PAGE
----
# How can we create a generic Array Extension that sums Number types in Swift?

I think I found a reasonable way of doing it, borrowing some ideas from scalaz and starting from your proposed implementation. Basically what we want is to have typeclasses that represents monoids.

In other words, we need:

- an associative function
- an identity value (i.e. a zero)

Here's a proposed solution, which works around the swift type system limitations

First of all, our friendly `Addable`

typeclass

```
protocol Addable {
class func add(lhs: Self, _ rhs: Self) -> Self
class func zero() -> Self
}
```

Now let's make `Int`

implement it.

```
extension Int: Addable {
static func add(lhs: Int, _ rhs: Int) -> Int {
return lhs + rhs
}
static func zero() -> Int {
return 0
}
}
```

So far so good. Now we have all the pieces we need to build a generic `sum function:

```
extension Array {
func sum<T : Addable>() -> T {
return self.map { $0 as T }.reduce(T.zero()) { T.add($0, $1) }
}
}
```

Let's test it

```
let result: Int = [1,2,3].sum() // 6, yay!
```

Due to limitations of the type system, you need to explicitly cast the result type, since the compiler is not able to figure by itself that `Addable`

resolves to `Int`

.

So you cannot just do:

```
let result = [1,2,3].sum()
```

I think it's a bearable drawback of this approach.

Of course, this is completely generic and it can be used on any class, for any kind of monoid.
The reason why I'm not using the default `+`

operator, but I'm instead defining an `add`

function, is that this allows **any** type to implement the `Addable`

typeclass. If you use `+`

, then a type which has no `+`

operator defined, then you need to implement such operator in the global scope, which I kind of dislike.

Anyway, here's how it would work if you need for instance to make both `Int`

and `String`

'multipliable', given that `*`

is defined for `Int`

but not for `String.

```
protocol Multipliable {
func *(lhs: Self, rhs: Self) -> Self
class func m_zero() -> Self
}
func *(lhs: String, rhs: String) -> String {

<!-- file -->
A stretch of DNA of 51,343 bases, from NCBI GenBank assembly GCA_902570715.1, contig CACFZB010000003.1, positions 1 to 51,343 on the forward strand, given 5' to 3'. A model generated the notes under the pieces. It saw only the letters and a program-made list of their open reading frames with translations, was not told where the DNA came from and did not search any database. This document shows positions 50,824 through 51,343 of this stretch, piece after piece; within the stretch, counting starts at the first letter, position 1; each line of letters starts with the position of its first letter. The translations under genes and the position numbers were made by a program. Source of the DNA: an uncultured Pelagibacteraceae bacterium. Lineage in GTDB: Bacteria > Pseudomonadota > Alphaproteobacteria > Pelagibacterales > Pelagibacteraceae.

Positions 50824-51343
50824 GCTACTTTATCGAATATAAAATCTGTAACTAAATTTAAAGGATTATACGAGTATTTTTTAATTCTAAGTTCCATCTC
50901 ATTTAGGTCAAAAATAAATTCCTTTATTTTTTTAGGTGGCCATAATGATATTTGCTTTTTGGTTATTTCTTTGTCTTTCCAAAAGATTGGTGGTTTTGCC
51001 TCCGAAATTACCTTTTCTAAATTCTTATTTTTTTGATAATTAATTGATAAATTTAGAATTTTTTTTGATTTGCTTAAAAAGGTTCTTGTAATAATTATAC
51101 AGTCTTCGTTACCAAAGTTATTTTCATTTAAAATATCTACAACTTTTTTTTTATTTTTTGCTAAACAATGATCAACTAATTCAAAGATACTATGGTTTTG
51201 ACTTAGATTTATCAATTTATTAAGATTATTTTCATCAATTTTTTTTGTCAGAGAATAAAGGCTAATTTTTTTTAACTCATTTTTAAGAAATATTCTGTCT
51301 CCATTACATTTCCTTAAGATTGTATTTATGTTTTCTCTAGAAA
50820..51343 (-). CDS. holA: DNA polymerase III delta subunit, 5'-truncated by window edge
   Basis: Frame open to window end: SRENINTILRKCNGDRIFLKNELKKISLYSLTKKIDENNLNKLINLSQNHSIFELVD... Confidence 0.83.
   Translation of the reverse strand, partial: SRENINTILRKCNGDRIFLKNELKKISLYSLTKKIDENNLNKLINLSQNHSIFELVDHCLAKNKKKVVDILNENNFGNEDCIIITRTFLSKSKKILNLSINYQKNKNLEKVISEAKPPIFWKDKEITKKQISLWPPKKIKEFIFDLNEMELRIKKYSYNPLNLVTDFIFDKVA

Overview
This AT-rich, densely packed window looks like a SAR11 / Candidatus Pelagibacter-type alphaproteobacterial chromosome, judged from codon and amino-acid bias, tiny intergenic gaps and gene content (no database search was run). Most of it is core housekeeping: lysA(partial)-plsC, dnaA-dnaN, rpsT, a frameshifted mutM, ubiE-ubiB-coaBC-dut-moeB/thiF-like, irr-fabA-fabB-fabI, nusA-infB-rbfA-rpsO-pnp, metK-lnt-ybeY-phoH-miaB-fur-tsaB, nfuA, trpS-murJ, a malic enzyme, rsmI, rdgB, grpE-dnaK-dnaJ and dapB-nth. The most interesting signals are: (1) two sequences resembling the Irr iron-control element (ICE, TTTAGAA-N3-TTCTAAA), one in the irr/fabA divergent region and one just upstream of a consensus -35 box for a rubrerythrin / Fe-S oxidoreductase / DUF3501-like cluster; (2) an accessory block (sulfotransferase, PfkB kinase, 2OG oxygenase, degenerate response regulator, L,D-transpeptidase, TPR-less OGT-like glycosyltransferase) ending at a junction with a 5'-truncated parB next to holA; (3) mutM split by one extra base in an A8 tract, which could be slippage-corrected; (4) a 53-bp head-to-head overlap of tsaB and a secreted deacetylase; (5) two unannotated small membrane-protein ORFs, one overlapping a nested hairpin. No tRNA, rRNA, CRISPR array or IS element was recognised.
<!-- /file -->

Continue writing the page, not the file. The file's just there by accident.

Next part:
return rhs + lhs
}
extension String: Multipliable {
static func m_zero() -> String {
return ""
}
}
extension Int: Multipliable {
static func m_zero() -> Int {
return 1
}
}
extension Array {
func mult<T: Multipliable>() -> T {
return self.map { $0 as T }.reduce(T.m_zero()) { $0 * $1 }
}
}
let y: String = ["hello", " ", "world"].mult()
```

Now array of `String`

can use the method `mult`

to perform a reverse concatenation (just a silly example), and the implementation uses the `*`

operator, newly defined for `String`

, whereas `Int`

keeps using its usual `*`

operator and we only need to define a zero for the monoid.

For code cleanness, I much prefer having the whole typeclass implementation to live in the `extension`

scope, but I guess it's a matter of taste.

Here's a silly implementation:

```
extension Array {
func sum(arr:Array<Int>) -> Int {
return arr.reduce(0, {(e1:Int, e2:Int) -> Int in return e1 + e2})
}
func sum(arr:Array<Double>) -> Double {
return arr.reduce(0, {(e1:Double, e2:Double) -> Double in return e1 + e2})
}
}
```

It's silly because you have to say `arr.sum(arr)`

. In other words, it isn't encapsulated; it's a "free" function `sum`

that just happens to be hiding inside Array. Thus I failed to solve the problem you're *really* trying to solve.

In Swift 2, you can solve it like this:

Define the monoid for addition as protocol

```
protocol Addable {
init()
func +(lhs: Self, rhs: Self) -> Self
static var zero: Self { get }
}
extension Addable {
static var zero: Self { return Self() }
}
```

In addition to other solutions, this explicitly defines the zero element using the standard initializer.

Then declare Int and Double as Addable:

```
extension Int: Addable {}
extension Double: Addable {}
```

Now you can define a sum() method for all Arrays storing Addable elements:

```
extension Array where Element: Addable {
func sum() -> Element {
return self.reduce(Element.zero, combine: +)
}
}
```

As of Swift 2 it's possible to do this using protocol extensions. (See The Swift Programming Language: Protocols for more information).

First of all, the `Addable`

protocol:

```
protocol Addable: IntegerLiteralConvertible {
func + (lhs: Self, rhs: Self) -> Self
}
extension Int : Addable {}
extension Double: Addable {}
// ...
```

Next, extend `SequenceType`

to add sequences of `Addable`

elements:

```
extension SequenceType where Generator.Element: Addable {
var sum: Generator.Element {
return reduce(0, combine: +)
}
}
```

Usage:

```
let ints = [0, 1, 2, 3]
print(ints.sum) // Prints: "6"
let doubles = [0.0, 1.0, 2.0, 3.0]
print(doubles.sum) // Prints: "6.0"
```